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Knowledge management: the darker side of KM

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Knowledge Management (KM) has become one of the most discussed issues amongst academics and practitioners working in the information systems arena. The source of knowledge, the dissemination of knowledge, and the motives of the knowledge provider and knowledge seeker have received less attention in the literature than their significance warrants, both in terms of practical outcomes and in terms of ethical issues. This paper sets out to re-examine some of the foundations of Knowledge Management, to show that much of the current discussion - including by those who are critical of the conceptual basis of KM - neglects or underplays some otherwise well known aspects of the topic. The paper points to the more manipulative processes which characterise the darker side of KM. Why is it even necessary to explore the ethical dimension of KM? There exist shades of desirable and undesirable directions of the experience of KM, processes in need of a critical awareness. We cannot assume that however knowledge is interpreted, facilitated, conceptualised, or experienced, that KM processes will always have a desirable outcome. The first section examines the multidisciplinary foundations of Knowledge Management. The second section discusses 'relationship guidelines' for engaging with KM in organizations. The concluding part examines the issues raised from the previous discussion and relates these to the theme of ethics. The paper concludes that if the study of KM is to have an enduring future it must take a more holistic stance and recognise that its antecedents come from many more disciplines than those, which are cited in its literature.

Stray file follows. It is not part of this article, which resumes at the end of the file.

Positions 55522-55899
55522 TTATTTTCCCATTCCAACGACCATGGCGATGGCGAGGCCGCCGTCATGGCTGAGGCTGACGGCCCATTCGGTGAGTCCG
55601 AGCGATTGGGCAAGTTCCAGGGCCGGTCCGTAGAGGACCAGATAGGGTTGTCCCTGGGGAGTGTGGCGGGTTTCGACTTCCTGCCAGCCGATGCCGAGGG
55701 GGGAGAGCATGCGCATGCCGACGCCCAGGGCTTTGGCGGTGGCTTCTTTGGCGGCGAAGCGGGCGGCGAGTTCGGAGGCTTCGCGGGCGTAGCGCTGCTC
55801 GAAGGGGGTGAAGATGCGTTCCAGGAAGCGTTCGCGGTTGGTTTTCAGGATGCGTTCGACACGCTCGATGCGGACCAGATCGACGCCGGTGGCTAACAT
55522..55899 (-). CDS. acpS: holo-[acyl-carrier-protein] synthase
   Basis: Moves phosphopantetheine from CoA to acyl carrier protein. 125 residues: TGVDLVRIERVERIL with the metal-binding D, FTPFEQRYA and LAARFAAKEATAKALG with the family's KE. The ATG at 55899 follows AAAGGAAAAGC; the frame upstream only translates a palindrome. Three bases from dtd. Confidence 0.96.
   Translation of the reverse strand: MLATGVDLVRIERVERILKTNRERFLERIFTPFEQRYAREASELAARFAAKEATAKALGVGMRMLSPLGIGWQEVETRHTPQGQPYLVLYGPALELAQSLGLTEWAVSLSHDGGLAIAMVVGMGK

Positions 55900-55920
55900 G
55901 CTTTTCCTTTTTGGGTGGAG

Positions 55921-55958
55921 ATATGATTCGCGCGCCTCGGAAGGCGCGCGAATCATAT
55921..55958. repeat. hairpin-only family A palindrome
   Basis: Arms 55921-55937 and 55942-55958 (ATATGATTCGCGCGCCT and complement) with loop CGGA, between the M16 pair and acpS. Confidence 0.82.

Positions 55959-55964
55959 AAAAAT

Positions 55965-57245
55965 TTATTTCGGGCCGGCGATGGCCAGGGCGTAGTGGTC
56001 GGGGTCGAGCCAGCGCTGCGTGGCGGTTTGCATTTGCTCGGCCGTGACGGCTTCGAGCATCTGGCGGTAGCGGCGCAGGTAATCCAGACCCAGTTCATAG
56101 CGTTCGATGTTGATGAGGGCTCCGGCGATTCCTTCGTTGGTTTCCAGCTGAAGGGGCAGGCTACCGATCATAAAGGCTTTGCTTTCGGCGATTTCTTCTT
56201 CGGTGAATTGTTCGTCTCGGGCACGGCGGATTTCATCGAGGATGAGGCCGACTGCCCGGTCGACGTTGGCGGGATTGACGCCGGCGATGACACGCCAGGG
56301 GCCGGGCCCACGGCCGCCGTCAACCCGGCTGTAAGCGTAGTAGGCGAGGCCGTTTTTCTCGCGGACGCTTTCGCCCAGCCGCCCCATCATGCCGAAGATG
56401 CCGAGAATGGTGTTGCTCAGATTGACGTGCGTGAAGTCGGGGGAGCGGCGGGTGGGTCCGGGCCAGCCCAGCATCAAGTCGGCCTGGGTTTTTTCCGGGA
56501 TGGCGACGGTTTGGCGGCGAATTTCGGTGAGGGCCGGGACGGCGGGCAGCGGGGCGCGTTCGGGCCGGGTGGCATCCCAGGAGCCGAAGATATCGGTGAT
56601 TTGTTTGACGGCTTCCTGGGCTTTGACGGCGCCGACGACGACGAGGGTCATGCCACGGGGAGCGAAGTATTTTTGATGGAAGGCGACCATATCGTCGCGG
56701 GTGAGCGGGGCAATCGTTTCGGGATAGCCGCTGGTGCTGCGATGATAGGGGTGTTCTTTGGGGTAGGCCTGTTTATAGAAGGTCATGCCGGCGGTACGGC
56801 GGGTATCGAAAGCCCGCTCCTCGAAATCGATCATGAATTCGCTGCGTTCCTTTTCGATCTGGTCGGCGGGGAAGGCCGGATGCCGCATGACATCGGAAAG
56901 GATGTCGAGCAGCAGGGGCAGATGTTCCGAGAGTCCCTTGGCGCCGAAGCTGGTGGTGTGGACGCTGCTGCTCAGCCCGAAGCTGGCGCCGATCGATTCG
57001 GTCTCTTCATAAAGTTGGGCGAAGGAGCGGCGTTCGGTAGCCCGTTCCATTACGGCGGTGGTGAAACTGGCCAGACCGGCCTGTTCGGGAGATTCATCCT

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en

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http://eprints.lse.ac.uk/14890/

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